Every year about this time, the great debate starts about exactly how you should boil an egg. There seems to be divided opinions on this subject, and I have to admit my favorite resource is my grandmother, who I call almost every time I boil one.
This year, after reading a very confident discourse by another foodie (who was not at all consistent with what grandma does), I decided to play with my food and see what kind of difference time really makes.
What makes a good boiled egg? Like many things that comes down to a matter of opinion. Ease of peeling is important to some people. The best way to accomplish that is to not use really fresh eggs. As an egg ages, the membrane separates from the shell making it considerably easier to peel. Adding salt to the cooking water (I used 1 TBSP) helps with this too.
Regardless of your preferred cooking time, start with cold water— enough to cover your eggs in a single layer. Add 1 TBSP salt to the water and then bring the water to a rolling boil. After the rolling boil is reached, place the lid on the eggs and allow them to sit for the desired number of minutes for your preferred level of done-ness.
For my egg-speriment, I started all eggs in this way. I then pulled out one egg every minute to see exactly how things were progressing with the level of done-ness.
The large eggs I cooked were “done” much faster than I expected. I really thought the one-minute egg would be a gloppy mess, but it was just a little darker and more damp in the yolk than the others. I worried about the color change that occurs when the yolk and the white react—this happens more when the eggs are cooked longer. But it was barely noticeable around the 7 minute mark and after with the eggs I cooked. At first, the yolks were also a little too crumbly (before 3 minutes); then perfect (at 4-6 minutes); and then more dry and crumbly again. I still followed grandma’s advice and plunged the cooked eggs into ice water as soon as they were finished cooking. Depending on who you ask, this may a) prevent discoloration, b) make peeling easier, or c) both.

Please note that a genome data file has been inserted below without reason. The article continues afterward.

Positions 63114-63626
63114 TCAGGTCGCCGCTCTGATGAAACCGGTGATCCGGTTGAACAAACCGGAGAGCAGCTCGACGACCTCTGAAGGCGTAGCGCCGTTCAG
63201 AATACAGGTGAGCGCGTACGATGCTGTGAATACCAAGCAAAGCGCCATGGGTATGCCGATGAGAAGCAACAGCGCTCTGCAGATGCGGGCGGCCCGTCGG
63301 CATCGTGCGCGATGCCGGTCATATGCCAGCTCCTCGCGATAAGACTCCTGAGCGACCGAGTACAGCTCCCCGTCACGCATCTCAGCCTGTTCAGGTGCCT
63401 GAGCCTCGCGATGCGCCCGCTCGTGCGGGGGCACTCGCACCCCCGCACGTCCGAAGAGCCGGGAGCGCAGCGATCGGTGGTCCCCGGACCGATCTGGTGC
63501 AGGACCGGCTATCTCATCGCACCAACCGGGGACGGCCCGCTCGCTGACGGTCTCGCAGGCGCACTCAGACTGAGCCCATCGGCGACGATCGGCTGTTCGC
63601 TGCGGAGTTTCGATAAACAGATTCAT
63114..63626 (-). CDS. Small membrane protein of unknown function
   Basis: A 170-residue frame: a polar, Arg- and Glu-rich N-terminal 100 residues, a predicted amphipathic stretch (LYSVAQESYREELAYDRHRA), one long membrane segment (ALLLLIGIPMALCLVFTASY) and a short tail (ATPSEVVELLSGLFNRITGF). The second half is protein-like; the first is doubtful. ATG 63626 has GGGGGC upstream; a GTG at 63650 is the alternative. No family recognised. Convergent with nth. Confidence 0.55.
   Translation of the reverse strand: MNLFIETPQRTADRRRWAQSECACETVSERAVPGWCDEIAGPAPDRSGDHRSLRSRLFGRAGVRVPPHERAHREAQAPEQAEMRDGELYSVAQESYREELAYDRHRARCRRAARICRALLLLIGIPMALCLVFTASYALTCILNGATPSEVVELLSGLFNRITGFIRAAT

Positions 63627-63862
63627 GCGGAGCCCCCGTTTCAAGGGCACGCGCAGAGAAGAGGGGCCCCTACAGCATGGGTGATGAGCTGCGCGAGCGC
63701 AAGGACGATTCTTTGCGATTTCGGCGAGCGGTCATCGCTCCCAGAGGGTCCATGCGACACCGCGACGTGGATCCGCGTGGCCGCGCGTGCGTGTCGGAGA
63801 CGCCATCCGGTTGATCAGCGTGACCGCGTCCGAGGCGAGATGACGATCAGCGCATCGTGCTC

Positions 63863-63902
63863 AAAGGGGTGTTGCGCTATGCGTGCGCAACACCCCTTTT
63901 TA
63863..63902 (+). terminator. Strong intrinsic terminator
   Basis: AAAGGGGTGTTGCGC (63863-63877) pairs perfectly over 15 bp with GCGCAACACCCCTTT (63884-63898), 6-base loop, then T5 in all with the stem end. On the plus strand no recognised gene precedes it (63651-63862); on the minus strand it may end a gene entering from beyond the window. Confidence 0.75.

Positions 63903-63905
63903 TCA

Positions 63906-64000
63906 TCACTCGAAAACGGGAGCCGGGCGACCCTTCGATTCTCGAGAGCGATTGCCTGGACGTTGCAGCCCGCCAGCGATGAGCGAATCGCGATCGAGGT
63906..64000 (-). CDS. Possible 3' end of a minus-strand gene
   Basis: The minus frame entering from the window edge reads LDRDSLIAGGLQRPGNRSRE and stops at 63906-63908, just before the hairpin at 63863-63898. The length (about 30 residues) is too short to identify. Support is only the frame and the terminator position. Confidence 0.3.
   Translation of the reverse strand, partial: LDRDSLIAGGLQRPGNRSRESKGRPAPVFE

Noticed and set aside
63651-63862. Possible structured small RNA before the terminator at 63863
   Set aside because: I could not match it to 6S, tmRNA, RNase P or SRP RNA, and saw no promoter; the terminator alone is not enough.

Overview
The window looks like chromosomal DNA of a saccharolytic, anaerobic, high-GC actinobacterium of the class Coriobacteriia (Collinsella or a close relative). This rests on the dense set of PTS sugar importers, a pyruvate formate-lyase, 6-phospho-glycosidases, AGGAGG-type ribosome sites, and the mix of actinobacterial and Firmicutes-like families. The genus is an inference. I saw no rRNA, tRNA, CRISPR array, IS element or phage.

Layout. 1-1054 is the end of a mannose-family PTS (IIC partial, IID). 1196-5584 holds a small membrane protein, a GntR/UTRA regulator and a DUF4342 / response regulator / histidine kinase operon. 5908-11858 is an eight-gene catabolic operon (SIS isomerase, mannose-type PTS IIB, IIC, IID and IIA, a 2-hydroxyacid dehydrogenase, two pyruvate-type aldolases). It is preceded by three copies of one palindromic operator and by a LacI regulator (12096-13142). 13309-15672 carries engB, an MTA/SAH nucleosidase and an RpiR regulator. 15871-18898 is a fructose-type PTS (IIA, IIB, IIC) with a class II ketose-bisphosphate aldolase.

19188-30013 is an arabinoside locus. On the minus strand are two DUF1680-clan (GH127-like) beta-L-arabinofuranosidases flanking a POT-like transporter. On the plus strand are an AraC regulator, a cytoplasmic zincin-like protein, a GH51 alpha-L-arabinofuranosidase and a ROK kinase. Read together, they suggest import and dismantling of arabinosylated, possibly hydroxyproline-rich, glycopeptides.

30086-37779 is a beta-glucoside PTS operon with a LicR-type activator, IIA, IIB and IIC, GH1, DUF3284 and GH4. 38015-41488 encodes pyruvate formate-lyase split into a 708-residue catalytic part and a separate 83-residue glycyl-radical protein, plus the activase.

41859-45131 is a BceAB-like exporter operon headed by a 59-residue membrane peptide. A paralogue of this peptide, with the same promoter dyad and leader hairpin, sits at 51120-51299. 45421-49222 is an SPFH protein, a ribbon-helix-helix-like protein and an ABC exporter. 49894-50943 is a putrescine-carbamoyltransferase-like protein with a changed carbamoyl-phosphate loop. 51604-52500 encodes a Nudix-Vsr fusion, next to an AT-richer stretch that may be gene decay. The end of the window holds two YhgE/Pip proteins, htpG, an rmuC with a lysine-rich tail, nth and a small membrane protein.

Going forward, the large eggs I boil will be done in a saucepan with cold water and 1 TBSP of salt. Once the rolling boil is reached I will add the lid, turn the burner off, and allow them to sit for 5 minutes before draining them and adding ice water. (All while standing on one leg and talking to grandma.)